“I propose that every village in the country agrees to build between five and ten new homes over the next five years. Instead of having hundreds of homes imposed on them by big construction companies, the villagers could play a part in deciding where these new homes are built, their size and cost, and what they look like.
“This would help to ensure vibrant communities, boosted by new families. It might also prevent the closure of shops or pubs through lack of support, as well as avoiding an unsustainable level of demand on the local infrastructure. With over 30,000 UK villages, that’s an additional 300,000 properties that would not have been built.”
Adam Hesse says that this would be in addition to the creation of 14 ‘garden villages’ from Cornwall to Cumbria already announced, creating 48,000 new homes.
“Understandably, people living in villages are concerned about changes to their surroundings and way of life. This can lead to charges of ‘nimbyism’ – whereas in fact it’s more often a reasonable fear of transforming the character of these villages forever.
“So let the construction giants play their part in towns and cities which can accommodate the level of housing required. But in our villages, get small and medium-sized enterprises (SMEs) to consult with the community and build up to ten properties, designed to suit each village’s requirements.”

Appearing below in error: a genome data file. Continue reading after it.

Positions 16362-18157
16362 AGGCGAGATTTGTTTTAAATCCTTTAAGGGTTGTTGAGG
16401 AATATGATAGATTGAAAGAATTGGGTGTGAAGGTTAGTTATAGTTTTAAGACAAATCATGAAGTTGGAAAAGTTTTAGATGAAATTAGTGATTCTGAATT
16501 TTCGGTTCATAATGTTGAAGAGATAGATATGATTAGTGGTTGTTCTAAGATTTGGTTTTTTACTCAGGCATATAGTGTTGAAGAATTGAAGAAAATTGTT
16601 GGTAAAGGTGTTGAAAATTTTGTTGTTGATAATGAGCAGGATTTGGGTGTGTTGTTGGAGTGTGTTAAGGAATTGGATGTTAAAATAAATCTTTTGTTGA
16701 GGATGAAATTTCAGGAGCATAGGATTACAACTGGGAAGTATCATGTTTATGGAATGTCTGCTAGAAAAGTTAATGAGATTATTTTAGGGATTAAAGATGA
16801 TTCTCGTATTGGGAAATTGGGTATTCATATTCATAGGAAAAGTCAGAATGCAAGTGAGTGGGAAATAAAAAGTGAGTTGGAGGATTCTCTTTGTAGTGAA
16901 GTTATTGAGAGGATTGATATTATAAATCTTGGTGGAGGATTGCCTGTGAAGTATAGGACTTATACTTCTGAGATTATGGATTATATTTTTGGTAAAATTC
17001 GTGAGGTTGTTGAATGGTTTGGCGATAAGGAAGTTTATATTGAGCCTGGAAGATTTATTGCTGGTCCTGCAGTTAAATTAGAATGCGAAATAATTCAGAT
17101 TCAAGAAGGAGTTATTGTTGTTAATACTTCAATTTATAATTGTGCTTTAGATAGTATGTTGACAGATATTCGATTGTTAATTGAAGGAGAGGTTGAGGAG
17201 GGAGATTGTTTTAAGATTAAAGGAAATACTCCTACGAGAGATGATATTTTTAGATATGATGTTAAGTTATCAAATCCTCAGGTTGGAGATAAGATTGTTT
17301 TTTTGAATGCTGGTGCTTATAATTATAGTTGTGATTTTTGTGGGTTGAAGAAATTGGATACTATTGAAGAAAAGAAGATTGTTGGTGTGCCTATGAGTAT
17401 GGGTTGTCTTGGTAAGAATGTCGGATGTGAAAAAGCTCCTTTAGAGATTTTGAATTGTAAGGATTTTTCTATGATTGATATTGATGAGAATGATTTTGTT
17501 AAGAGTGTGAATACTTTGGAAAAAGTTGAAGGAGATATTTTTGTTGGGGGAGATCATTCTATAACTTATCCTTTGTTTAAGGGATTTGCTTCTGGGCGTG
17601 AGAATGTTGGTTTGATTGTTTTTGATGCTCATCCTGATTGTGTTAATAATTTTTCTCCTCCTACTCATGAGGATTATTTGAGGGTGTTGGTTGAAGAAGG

Central London construction gloom
New Residential data from JLL shows that the mood in the Central London development market brightened during late 2016 and early 2017 – but it remains subdued relative to the past five years with activity slowing in response to a more challenging sales market.
- New unit starts declined 75 per cent in a year
- Under construction total passes peaked in Q4
- Planning applications fell 27 per cent during Q4
Neil Chegwidden, Residential Research Director at JLL said, “Activity in both the Central London and Greater London Development markets has slowed over the past year indicating a concerning trend that the Capital’s housing supply problems are set to continue. This is despite the Mayor’s initiatives, the Housing White Paper and the growth in the institutional private rented community sector. New unit starts have slowed in Q4 2016 while the under construction total is expected to deplete further during 2017.
“The Central London new build sales market is showing encouraging signs of improvement in late 2016 and early 2017. The first half of 2016 was impacted significantly by the additional stamp duty change and concerns surrounding the EU referendum. The Brexit decision further impacted activity in Q3 but we have seen some price rises and scheme successes in the final quarter of 2016 and also in 2017 with more buyers navigating the new market conditions. However, we have seen a reduction in scheme launches as developers have responded to easing sales volumes in 2016.”
Adam Challis, Head of Residential Research at JLL adds, “We expect 2017 will be another year of adjustment, albeit with greater upside potential than had been anticipated in the immediate aftermath of the EU referendum decision. We are predicting demand to increase slightly during 2017.